How did you know to write them?

BAILEY: The only reference to photography in those days was one book by Ansel Adams and an American book called Photography Masters. So really the only reference to photography was Vogue and Harper's Bazaar because I wasn't interested in the kind of wildlife photography they did in National Geographic. So I just saw their names and thought, "This one's famous, that one seems good," and wrote them. Snowdon gave me tea from a silver teapot and said, "Are you any good at building room sets, because I do a lot of room sets?" And I thought, "I don't like the sound of this," so I said, "No, I want to be a photographer, not a carpenter." Anyway, John French gave me a job as a third assistant. I was only there 11 months, but I worked up to first assistant. I left to freelance, and then British Vogue offered me a staff job. I didn't think Vogue was much different from any other magazine, and I turned them down. I think they were quite shocked. But what they offered to pay me per week was what I got for one picture working for someone else. So I said, "No, thank you." Three months later they phoned me up and said, "Would you like a contract?" So I signed on with British Vogue, and I think I had a contract there for about 15 years.

© David Bailey
Jean Shrimpton, July 1965
© David Bailey

(3 of 20)
You once said you owe your career to two gay men.

Video ClipBAILEY: I do. Two gay men gave me my start. French, who loved encouraging people, and John Parsons, the art director of British Vogue. In London at the time you could go to prison for being gay, so they were outsiders, and being outsiders I think they sensed that I was an outsider, too. I was an outsider by my social class, but in a way it put me into their club. We were sort of outsiders together. I think without those two guys, it would have taken me much longer.

Before Jean Shrimpton hit weren't fashion models pretty much untouchably aristocratic?

BAILEY: The whole thing of fashion was sort of upper middle class, especially in Europe. Upper middle class gay men really ran the business. A bit less so in New York. In a funny way it was a kind of gay Mafia. In fact, French sort of fell in love with me. And, you know, I'm not against someone making a pass—I was rather flattered—but that was as far as it was gonna go.

How did you meet Shrimpton?

Video ClipBAILEY: I met her up at British Vogue. I used to have my own studio there, and there were two other studios there as well. One day I walked past one of the studios and there was this vision, this girl with these blue eyes, being photographed for a cereal ad. She took my breath away. I said, "Who's that?" And the photographer who was shooting her said, "This girl called Jean." I said, "I think she's great." He said, "She's too posh for you. You don't stand a chance."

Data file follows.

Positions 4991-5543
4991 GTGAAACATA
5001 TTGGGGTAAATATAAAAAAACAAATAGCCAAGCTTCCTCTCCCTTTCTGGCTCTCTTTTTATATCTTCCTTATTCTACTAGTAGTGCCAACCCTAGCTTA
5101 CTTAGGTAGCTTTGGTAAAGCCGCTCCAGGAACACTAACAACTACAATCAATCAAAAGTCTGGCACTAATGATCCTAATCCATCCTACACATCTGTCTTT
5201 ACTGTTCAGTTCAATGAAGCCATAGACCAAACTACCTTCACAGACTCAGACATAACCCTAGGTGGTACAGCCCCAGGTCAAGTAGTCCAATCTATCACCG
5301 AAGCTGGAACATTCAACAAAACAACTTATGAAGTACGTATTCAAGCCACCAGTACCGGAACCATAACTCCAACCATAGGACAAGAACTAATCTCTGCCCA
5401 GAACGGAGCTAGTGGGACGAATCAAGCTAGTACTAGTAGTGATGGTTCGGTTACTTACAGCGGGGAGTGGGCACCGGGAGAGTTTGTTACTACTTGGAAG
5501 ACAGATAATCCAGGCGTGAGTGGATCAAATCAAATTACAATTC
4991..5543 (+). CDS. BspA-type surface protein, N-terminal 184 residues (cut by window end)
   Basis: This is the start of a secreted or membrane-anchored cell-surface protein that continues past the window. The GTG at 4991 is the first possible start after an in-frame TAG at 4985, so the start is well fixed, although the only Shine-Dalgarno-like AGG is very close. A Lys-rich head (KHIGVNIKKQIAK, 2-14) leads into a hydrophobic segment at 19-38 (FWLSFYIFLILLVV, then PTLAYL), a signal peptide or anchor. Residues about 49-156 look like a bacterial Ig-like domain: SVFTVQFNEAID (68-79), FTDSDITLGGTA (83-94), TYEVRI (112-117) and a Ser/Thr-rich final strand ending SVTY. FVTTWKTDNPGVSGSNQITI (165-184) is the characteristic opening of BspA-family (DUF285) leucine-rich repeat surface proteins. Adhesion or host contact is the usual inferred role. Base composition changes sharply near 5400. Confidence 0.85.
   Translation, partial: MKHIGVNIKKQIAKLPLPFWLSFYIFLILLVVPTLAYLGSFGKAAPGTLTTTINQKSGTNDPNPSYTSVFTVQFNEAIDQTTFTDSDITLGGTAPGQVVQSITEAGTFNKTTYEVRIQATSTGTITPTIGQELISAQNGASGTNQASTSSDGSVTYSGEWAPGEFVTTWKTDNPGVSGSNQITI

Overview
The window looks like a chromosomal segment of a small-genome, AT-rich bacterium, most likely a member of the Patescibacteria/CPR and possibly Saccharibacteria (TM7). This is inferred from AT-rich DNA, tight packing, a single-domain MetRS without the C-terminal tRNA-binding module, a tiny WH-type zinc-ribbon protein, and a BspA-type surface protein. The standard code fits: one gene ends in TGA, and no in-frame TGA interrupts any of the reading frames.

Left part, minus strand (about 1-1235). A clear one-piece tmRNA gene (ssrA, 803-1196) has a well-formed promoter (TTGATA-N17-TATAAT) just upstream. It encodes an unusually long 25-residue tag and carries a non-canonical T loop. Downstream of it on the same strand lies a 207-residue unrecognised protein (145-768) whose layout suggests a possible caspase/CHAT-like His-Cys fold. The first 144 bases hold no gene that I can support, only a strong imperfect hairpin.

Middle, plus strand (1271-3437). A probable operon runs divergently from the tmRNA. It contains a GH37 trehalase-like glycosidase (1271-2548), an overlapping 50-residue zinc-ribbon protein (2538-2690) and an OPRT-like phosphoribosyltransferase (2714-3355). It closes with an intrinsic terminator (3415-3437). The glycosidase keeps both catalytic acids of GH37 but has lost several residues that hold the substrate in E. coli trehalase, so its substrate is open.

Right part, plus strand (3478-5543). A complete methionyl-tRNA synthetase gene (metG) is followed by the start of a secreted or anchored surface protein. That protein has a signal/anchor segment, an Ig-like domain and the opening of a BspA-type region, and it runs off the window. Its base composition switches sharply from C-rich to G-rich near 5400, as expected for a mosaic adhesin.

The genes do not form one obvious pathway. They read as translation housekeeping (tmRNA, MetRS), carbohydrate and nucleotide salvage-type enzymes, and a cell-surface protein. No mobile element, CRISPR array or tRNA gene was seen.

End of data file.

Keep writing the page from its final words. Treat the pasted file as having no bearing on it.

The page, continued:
© David Bailey
Chrissie Shrimpton and Ossie Clark,
July 1965
© David Bailey

(4 of 20)
What was it about her that took your breath away?

BAILEY: It's difficult. You can't explain. It's magic. It's like when you see a picture of Garbo or Dietrich. I just thought she was breathtaking. Jean had an appeal that was kind of democratic—everybody liked her. Culturally, she had no barriers. She wasn't the girl next door. She was the girl you wished lived next door.

At that point was she successful?

Video ClipBAILEY: Not at all. I had a big fight with a Vogue fashion editor about her. They gave me my first big lead—you know, the first 20 or so pages of the magazine—and I said, "I want to use Jean." And I remember the editor saying, "Just because you're bonking her doesn't mean we're going to use her in Vogue." And I said, "No, she's great." So they said, "If the pictures are no good, we won't let you re-shoot—you'll lose the lead." I insisted. And then it just took off from there because Jean was great.

If you're having a personal relationship—"bonking"—with someone you're also photographing... how does that work?

BAILEY: It works very well when you've got a relationship with someone who's beautiful and who you love. I think we literally shot together every day for two-and-a-half years. I had seven Condé Nast covers in one month with Jean. She was on the cover of Newsweek, Time and LIFE. She really was the first supermodel.